The celebrated games of antiquity wete fumething more; the conflict was often fatal, and the pleasure of the spectators seems to have been proportioned to the danger of the combatants : nor does it appear that any sport has been fince con

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trived, which can gratify pure benevolence, or entertain, without producing an opposition of interest. There are, indeed, many external advantages, which it has never been thought immoral to acquire, though an opposition of interest is necessarily implied; advan. rages, which, like a stake at cards, one party can only gain by the loss of the other : for wealth and poverty, obscurity and distinction, command and servitude, are mutually relative; and the existence of each is by cach reciprocally derived and given.

Play, therefore, is not unlawful, merely as a con test; nor can the pleasure of them that win be imputed to a criminal want of benevolence, in this state of im. perfe&tion, merely because it is enjoyed at the expence of those who lofe. But, as in business, it has never been held lawful to circumvent those whom we defire to excel: so in play, the chance of loss and gain ought to be always equal; at least, each party should be apprized of the force employed against him; and if then he plays against odds, no man has a right to inquire his motive, though a good man would decline to ea.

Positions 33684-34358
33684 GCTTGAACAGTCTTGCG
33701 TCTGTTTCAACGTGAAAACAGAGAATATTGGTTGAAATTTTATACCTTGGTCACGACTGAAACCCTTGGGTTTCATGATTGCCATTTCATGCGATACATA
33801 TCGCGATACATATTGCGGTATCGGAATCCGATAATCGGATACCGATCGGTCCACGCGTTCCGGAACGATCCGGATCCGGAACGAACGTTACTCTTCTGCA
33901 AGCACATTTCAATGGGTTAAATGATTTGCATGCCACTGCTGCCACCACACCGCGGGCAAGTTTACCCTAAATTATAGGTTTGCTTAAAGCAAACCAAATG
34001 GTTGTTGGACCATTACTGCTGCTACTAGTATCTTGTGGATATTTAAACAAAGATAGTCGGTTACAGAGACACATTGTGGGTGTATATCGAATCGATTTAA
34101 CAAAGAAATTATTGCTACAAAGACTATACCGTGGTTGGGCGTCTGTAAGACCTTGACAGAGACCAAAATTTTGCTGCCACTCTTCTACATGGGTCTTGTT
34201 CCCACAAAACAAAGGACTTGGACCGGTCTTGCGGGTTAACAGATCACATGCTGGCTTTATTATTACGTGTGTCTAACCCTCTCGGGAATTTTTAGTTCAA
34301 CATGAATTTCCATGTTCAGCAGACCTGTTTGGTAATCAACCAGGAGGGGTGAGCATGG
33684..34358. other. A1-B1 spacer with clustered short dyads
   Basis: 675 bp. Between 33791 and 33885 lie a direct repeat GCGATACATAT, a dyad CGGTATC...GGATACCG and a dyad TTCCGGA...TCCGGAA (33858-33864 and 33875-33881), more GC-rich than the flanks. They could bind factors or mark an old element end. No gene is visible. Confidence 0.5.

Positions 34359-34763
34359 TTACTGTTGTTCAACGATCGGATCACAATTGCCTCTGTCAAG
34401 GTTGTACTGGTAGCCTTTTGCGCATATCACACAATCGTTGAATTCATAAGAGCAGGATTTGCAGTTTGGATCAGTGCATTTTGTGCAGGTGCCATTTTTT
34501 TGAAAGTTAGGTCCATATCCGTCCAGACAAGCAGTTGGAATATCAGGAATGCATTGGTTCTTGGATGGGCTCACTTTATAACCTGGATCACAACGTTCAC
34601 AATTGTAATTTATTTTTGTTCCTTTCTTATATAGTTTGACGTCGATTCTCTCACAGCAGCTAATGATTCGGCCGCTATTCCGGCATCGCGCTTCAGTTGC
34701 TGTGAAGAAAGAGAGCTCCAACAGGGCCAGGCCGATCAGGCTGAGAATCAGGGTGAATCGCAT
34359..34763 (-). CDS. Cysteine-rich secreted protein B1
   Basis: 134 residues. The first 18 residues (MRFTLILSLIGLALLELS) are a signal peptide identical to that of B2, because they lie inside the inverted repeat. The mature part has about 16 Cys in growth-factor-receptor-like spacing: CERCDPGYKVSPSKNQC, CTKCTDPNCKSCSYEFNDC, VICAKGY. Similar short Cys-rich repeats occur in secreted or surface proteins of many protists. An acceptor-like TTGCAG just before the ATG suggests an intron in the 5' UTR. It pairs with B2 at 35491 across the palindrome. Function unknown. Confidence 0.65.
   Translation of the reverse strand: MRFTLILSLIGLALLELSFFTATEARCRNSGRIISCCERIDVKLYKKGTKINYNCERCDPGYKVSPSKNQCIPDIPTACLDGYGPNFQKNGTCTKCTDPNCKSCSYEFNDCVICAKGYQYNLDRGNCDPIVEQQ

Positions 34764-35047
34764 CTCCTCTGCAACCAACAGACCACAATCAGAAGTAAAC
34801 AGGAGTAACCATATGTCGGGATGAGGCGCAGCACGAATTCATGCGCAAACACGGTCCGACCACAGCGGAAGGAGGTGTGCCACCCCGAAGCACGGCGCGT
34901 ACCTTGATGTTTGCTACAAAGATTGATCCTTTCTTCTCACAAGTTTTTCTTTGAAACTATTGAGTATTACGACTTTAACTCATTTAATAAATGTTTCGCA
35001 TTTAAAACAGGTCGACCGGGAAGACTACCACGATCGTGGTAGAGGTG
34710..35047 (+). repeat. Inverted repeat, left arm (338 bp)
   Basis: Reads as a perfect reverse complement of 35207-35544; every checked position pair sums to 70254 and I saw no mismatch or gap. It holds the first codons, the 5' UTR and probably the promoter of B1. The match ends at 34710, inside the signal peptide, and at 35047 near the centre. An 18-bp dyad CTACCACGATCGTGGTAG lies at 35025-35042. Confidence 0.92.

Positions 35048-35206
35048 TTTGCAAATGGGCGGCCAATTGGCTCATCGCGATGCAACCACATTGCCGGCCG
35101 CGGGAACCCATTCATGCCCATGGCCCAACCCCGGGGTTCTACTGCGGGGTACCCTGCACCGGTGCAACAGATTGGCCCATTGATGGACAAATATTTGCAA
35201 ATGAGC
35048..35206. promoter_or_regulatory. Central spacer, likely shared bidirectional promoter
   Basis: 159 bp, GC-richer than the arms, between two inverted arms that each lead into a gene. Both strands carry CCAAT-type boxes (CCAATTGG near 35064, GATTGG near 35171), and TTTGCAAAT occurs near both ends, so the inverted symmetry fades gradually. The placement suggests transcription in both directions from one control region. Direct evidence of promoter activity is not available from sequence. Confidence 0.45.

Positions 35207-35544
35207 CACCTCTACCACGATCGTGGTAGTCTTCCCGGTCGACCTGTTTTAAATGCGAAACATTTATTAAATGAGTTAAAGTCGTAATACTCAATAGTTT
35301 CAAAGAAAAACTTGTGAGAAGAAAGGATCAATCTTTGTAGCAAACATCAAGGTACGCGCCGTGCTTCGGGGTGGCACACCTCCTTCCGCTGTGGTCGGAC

gage him.

There is, however, one species of diversion which has not been generally condemned, though it is produced by an attack upon those who have not volunta rily entered the lifts, who find themselves buffeted in the dark, and have neither means of defence nor pofli. bility of advantage.

These feats are atchieved by the knights-errant of Mirth, and known by the name of Frolics: under this name, indeed, many species of wanton cruelty have been practised, without incurring the infamy, or rail ing the indignation which they deserve; and it is ex


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tremely difficult to fix upon any certain criterion, by which frolics may be distinguished into criminal and innocent. If we could discern effects while they are involved in their causes, and ascertain every remote consequence of our own actions, perhaps these fallies might be allowed under the same restrictions as rail. lery: the false alarms and ridiculous distress into which others are betrayed to make us sport, should be such only as will be subjects of merriment, even to the sufferer, when they are past, and remembered neither with resentment nor regret : but as every


may: produce effects over which human power has no influence, and which human sagacity cannot foresee, we should not lightly venture to the verge of evil, nors strike at others, though with a reed, left, like the rock of Moses, it become a serpent in our hands.